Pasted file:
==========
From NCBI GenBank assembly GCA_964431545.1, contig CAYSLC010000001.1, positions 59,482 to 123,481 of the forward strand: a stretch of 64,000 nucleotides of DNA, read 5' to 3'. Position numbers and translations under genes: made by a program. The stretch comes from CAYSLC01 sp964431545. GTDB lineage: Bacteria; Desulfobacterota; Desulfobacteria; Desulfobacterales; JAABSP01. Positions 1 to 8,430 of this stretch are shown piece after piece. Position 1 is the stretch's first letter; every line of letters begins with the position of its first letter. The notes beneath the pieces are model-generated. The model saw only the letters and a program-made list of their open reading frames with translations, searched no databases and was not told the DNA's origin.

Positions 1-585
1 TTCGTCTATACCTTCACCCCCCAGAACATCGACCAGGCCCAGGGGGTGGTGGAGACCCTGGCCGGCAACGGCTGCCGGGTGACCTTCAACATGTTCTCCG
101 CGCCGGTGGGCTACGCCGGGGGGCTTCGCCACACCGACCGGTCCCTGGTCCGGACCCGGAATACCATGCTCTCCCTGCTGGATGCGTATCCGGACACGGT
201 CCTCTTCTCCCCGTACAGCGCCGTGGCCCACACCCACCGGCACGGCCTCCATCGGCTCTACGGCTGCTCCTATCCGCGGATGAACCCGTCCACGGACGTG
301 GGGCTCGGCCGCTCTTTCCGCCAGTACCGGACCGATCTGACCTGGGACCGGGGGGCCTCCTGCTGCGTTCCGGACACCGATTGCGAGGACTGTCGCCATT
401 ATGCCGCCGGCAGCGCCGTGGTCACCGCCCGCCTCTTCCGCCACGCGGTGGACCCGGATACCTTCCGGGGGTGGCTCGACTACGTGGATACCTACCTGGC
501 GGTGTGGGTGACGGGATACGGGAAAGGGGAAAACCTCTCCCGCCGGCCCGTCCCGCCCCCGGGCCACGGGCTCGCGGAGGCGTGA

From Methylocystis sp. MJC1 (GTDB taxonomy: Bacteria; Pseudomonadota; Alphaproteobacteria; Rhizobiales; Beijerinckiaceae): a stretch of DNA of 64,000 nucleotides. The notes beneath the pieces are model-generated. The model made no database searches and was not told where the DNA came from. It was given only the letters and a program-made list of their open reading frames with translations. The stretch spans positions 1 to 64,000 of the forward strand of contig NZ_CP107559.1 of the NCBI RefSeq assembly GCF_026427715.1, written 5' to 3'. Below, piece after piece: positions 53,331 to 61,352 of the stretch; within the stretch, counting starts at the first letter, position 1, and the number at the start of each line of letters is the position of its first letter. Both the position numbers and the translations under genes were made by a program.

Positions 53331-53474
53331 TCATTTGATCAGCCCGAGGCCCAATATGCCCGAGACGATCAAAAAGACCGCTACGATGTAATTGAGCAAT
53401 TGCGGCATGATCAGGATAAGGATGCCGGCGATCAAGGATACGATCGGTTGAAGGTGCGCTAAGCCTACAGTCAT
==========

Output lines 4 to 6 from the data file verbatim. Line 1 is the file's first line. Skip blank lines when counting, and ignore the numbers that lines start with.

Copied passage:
101 CGCCGGTGGGCTACGCCGGGGGGCTTCGCCACACCGACCGGTCCCTGGTCCGGACCCGGAATACCATGCTCTCCCTGCTGGATGCGTATCCGGACACGGT
201 CCTCTTCTCCCCGTACAGCGCCGTGGCCCACACCCACCGGCACGGCCTCCATCGGCTCTACGGCTGCTCCTATCCGCGGATGAACCCGTCCACGGACGTG
301 GGGCTCGGCCGCTCTTTCCGCCAGTACCGGACCGATCTGACCTGGGACCGGGGGGCCTCCTGCTGCGTTCCGGACACCGATTGCGAGGACTGTCGCCATT